Media CenterPenn Finds Ancient Inspiration for the Education of Modern Citizens

Penn Finds Ancient Inspiration for the Education of Modern Citizens

In a city whose name is drawn from the Greek for “brotherly love,” perhaps it’s only natural to turn to ancient Greece for inspiration.

Architectural elements detail on College Hall
College Hall detail. Photo by Scott Spitzer, University Communications.

In a city whose name is drawn from the Greek for “brotherly love,” perhaps it’s only natural to turn to ancient Greece for inspiration.

There, the concept of “paideia” indicated the education of the whole person and development of that person as a citizen. Through the Stavros Niarchos Foundation Paideia Program, the University of Pennsylvania is imagining a new paradigm for its project of educating students as whole people and citizens.

The five-year pilot Paideia Program will offer a holistic approach to the civic skills and ethical frameworks Penn already works to impart to its students, building on and leveraging the University’s existing resources. For the Stavros Niarchos Foundation (SNF), which supports the new endeavor, Paideia represents an extension of the Foundation’s involvement in promoting civic engagement and civil discourse. And on a personal level, it builds on support from SNF Co-President and Penn alumnus Andreas Dracopoulos for students at his alma mater.

“The Stavros Niarchos Foundation is committed to supporting civil discourse, civic engagement, and informed leadership, and we believe that educational institutions have a crucial role to play in each,” said Mr. Dracopoulos. “The concept of ‘paideia,’ of educating young people not only to become successful professionals, but also active and engaged citizens, who are part of something greater than themselves, has particular resonance today. We are excited to partner with the University of Pennsylvania in helping educate citizens who will contribute to—and have faith in—fair and thriving democracy.”

From the launch of the pilot program in fall of 2019, Paideia’s impact is designed to ripple outward to engage a significant proportion of Penn’s 10,000 undergraduate students. At the core of the program will be two intertwined threads of academic courses. One is a selection of relevant highlights from Penn’s catalog across its four undergraduate and eight professional schools. The other is a menu of twelve new interdisciplinary courses purpose-created for Paideia across those twelve schools.

These academic programs will be supplemented by a new set of co-curricular activities offering students practical experiences in civic engagement. Signature events, including facilitated conversations on timely issues, will be open to the broader community, and Paideia will serve as the hub connecting a network of institutes, centers, programs, and students groups at Penn, as well as external partners. Drawing on all these elements will be a structured co-curricular program for a select group of student leaders, the Paideia Fellows.

“Among the many aims of a great university, none is more essential than fostering the free exchange of ideas and the robust civil expression of divergent views,” said University of Pennsylvania President Amy Gutmann. “The Stavros Niarchos Foundation Paideia Program at the University of Pennsylvania will be dedicated to doing just that, and more than that. Paideia will combine courses and co-curricular activities that focus on the role of dialogue across divides in enabling students both to serve others and to thrive themselves. This charge of fostering wellness, citizenship and service has never been more important than it is today, with social, cultural, economic and political divides—and the inability to talk across them in constructive ways—straining the very fabric of civil society and democracy.”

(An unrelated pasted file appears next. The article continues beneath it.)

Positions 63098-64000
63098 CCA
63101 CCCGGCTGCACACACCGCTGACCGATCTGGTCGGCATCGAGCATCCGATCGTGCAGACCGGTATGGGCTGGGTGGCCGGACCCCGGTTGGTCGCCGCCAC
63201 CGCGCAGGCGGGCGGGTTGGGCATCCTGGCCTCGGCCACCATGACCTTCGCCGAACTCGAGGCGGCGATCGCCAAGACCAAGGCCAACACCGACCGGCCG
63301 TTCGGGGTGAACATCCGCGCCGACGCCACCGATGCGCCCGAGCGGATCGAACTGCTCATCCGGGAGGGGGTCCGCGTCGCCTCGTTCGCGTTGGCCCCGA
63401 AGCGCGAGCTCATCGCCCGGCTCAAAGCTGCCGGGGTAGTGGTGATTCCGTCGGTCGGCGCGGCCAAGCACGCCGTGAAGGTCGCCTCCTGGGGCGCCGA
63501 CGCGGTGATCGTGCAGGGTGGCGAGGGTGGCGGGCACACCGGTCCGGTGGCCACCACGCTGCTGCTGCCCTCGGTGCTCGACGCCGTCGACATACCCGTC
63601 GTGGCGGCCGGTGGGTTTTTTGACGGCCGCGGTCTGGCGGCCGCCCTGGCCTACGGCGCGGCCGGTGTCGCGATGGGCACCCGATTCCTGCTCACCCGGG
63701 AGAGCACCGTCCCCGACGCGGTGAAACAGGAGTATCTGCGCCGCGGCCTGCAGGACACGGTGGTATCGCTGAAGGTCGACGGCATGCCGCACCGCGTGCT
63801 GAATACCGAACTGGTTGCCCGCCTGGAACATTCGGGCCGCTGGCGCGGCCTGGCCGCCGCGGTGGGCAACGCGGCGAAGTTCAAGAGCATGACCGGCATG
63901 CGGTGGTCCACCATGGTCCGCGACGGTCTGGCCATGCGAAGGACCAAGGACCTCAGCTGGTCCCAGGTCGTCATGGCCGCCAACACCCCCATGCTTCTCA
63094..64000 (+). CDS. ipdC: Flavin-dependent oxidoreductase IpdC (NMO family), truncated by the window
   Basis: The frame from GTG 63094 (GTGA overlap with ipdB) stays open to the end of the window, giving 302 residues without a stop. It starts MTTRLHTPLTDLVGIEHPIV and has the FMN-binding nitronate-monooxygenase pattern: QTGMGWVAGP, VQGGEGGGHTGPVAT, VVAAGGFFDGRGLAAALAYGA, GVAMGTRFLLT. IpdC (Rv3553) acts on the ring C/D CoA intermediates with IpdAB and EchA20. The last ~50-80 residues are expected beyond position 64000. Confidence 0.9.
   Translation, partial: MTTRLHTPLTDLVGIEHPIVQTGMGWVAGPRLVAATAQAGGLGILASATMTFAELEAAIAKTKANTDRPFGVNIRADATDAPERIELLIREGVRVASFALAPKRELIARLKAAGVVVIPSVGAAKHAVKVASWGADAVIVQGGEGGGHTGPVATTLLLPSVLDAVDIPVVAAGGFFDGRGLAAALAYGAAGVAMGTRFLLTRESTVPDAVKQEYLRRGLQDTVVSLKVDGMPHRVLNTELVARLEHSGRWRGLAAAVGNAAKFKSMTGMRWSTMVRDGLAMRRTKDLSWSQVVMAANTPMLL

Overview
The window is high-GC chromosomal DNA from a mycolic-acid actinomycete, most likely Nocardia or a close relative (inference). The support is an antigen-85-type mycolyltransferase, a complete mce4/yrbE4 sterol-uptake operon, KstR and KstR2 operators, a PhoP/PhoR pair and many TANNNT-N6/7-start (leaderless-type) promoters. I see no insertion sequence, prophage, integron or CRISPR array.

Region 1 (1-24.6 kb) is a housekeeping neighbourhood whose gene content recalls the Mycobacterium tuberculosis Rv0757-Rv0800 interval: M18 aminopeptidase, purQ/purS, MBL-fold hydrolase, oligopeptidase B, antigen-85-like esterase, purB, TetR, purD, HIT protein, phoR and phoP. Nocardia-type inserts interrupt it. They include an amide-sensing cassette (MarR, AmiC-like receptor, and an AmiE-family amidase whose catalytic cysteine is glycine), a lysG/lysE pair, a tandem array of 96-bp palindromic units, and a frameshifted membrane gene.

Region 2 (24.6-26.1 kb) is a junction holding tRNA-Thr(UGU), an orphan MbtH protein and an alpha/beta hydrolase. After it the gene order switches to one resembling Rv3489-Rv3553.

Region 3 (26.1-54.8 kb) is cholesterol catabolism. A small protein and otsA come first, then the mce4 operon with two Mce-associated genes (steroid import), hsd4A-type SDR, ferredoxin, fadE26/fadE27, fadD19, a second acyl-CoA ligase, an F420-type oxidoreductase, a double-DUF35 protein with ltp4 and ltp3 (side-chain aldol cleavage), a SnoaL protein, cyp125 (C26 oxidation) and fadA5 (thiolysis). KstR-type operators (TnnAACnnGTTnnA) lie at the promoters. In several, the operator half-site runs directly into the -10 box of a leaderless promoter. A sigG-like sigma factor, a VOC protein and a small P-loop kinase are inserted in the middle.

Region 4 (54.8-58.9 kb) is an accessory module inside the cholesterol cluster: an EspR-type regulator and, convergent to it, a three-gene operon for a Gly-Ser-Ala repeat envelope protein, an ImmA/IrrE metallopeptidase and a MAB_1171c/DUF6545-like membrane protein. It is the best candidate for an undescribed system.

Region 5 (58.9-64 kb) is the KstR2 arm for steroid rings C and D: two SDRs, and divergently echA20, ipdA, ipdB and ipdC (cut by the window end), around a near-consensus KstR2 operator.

The Paideia Program aims to spark the civic engagement and provide a forum for the civil discourse that are critical to a healthy democratic society. This same goal spurred the creation of the SNF Agora Institute at Johns Hopkins University, which built on a history of collaboration between the Foundation and the University. Drawing inspiration from the Agora of ancient Athens, which was a hub of conversation and debate and the center of the city-state’s democratic governance, the Stavros Niarchos Foundation made a significant commitment for the creation of the multidisciplinary SNF Agora Institute to facilitate the restoration of open and inclusive discourse.

The Paideia Program at Penn also developed from a history of collaboration between the Foundation and the University. Since 2009, SNF has supported the Penn World Scholars Program, which brings together students from diverse backgrounds around the world in whom Penn has identified leadership potential. Andreas Dracopoulos has also personally supported the creation of a named, endowed scholarship fund at the University for over a decade. In a 2017 feature in Penn’s Pillars publication, Mr. Dracopoulos discussed his motivation for giving: “…you want college to provide a safe and respectful environment where young people can learn to agree and disagree. It sounds so simple, but it is very important.”

The Stavros Niarchos Foundation Paideia Program will offer Penn’s students and community more opportunity than ever for safe and respectful environments where they can learn—or relearn—to agree and disagree. It’s a simple idea, but an important one.

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